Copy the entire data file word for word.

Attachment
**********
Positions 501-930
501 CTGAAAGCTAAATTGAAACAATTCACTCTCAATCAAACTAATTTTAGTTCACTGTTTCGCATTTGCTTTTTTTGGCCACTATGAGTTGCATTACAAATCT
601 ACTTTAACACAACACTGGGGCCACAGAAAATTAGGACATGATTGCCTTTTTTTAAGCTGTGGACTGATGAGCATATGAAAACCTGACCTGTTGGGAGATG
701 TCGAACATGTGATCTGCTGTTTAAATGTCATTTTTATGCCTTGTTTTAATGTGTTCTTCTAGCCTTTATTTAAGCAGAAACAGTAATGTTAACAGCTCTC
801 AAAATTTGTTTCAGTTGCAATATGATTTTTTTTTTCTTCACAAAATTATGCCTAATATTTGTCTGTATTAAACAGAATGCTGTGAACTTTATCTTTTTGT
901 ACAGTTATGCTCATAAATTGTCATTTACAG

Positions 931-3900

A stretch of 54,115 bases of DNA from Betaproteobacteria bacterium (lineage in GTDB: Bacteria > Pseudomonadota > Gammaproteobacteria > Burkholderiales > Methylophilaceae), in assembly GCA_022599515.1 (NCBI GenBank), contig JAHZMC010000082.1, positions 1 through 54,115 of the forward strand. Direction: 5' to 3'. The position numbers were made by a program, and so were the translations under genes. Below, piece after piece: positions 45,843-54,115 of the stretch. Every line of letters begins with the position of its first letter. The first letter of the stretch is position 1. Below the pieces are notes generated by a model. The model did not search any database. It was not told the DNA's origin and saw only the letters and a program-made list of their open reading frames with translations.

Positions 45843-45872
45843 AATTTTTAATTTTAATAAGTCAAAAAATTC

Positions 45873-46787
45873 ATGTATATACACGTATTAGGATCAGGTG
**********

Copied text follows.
Positions 501-930
501 CTGAAAGCTAAATTGAAACAATTCACTCTCAATCAAACTAATTTTAGTTCACTGTTTCGCATTTGCTTTTTTTGGCCACTATGAGTTGCATTACAAATCT
601 ACTTTAACACAACACTGGGGCCACAGAAAATTAGGACATGATTGCCTTTTTTTAAGCTGTGGACTGATGAGCATATGAAAACCTGACCTGTTGGGAGATG
701 TCGAACATGTGATCTGCTGTTTAAATGTCATTTTTATGCCTTGTTTTAATGTGTTCTTCTAGCCTTTATTTAAGCAGAAACAGTAATGTTAACAGCTCTC
801 AAAATTTGTTTCAGTTGCAATATGATTTTTTTTTTCTTCACAAAATTATGCCTAATATTTGTCTGTATTAAACAGAATGCTGTGAACTTTATCTTTTTGT
901 ACAGTTATGCTCATAAATTGTCATTTACAG

Positions 931-3900

A stretch of 54,115 bases of DNA from Betaproteobacteria bacterium (lineage in GTDB: Bacteria > Pseudomonadota > Gammaproteobacteria > Burkholderiales > Methylophilaceae), in assembly GCA_022599515.1 (NCBI GenBank), contig JAHZMC010000082.1, positions 1 through 54,115 of the forward strand. Direction: 5' to 3'. The position numbers were made by a program, and so were the translations under genes. Below, piece after piece: positions 45,843-54,115 of the stretch. Every line of letters begins with the position of its first letter. The first letter of the stretch is position 1. Below the pieces are notes generated by a model. The model did not search any database. It was not told the DNA's origin and saw only the letters and a program-made list of their open reading frames with translations.

Positions 45843-45872
45843 AATTTTTAATTTTAATAAGTCAAAAAATTC

Positions 45873-46787
45873 ATGTATATACACGTATTAGGATCAGGTG